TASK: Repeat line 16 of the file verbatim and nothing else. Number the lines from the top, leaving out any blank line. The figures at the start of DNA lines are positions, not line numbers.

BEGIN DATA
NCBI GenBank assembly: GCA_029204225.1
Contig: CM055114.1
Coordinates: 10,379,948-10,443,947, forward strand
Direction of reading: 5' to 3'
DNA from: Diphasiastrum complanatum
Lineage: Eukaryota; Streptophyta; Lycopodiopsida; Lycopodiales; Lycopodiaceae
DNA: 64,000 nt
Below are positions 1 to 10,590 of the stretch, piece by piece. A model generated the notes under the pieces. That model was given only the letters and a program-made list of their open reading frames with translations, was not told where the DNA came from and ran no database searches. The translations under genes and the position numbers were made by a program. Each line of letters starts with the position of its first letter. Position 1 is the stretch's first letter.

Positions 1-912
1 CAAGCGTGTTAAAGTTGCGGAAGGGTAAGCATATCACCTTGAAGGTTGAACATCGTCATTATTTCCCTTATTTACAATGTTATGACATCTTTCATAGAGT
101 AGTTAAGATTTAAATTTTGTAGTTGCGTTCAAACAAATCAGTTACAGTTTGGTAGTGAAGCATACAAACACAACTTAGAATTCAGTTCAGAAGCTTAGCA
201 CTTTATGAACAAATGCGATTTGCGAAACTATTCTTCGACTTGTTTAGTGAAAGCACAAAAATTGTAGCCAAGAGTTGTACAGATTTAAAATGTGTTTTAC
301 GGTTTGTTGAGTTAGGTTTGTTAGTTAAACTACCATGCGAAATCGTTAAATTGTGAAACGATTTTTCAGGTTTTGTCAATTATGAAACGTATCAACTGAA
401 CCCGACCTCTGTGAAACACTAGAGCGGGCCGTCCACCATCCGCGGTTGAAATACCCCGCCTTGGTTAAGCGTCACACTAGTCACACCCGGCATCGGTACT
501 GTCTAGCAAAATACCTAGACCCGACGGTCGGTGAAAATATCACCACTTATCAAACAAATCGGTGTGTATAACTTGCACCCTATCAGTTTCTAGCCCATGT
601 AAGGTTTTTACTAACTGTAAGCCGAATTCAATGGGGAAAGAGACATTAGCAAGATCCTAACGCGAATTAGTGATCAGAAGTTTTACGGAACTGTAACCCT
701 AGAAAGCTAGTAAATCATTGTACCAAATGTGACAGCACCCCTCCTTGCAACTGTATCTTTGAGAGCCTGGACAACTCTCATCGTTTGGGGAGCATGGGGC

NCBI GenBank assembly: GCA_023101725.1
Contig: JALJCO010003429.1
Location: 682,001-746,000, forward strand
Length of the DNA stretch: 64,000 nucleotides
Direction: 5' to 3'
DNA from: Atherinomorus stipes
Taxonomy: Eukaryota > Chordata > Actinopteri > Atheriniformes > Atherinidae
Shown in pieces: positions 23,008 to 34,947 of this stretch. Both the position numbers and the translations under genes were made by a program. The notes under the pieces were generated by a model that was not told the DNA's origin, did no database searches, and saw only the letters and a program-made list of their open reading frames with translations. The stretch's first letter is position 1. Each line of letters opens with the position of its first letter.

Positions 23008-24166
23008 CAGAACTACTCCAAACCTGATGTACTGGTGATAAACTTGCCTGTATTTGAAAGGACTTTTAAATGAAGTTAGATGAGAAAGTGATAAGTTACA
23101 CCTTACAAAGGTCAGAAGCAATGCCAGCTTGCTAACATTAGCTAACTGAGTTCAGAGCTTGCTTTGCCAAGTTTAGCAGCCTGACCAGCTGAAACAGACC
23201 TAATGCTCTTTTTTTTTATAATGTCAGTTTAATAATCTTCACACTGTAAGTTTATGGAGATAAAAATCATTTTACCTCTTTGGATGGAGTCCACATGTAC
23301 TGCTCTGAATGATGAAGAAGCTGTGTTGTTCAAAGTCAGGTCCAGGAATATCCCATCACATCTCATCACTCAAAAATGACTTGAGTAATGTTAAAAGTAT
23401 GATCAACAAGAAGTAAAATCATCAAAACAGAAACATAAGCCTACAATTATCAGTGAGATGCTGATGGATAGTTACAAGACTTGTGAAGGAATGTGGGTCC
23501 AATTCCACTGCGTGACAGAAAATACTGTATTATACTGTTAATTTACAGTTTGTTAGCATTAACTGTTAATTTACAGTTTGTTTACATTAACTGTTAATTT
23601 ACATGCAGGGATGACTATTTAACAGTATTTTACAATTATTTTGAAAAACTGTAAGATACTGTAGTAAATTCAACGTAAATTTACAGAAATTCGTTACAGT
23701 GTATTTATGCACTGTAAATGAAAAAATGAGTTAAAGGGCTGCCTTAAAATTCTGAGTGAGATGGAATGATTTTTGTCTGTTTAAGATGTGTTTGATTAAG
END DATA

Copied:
601 AAGGTTTTTACTAACTGTAAGCCGAATTCAATGGGGAAAGAGACATTAGCAAGATCCTAACGCGAATTAGTGATCAGAAGTTTTACGGAACTGTAACCCT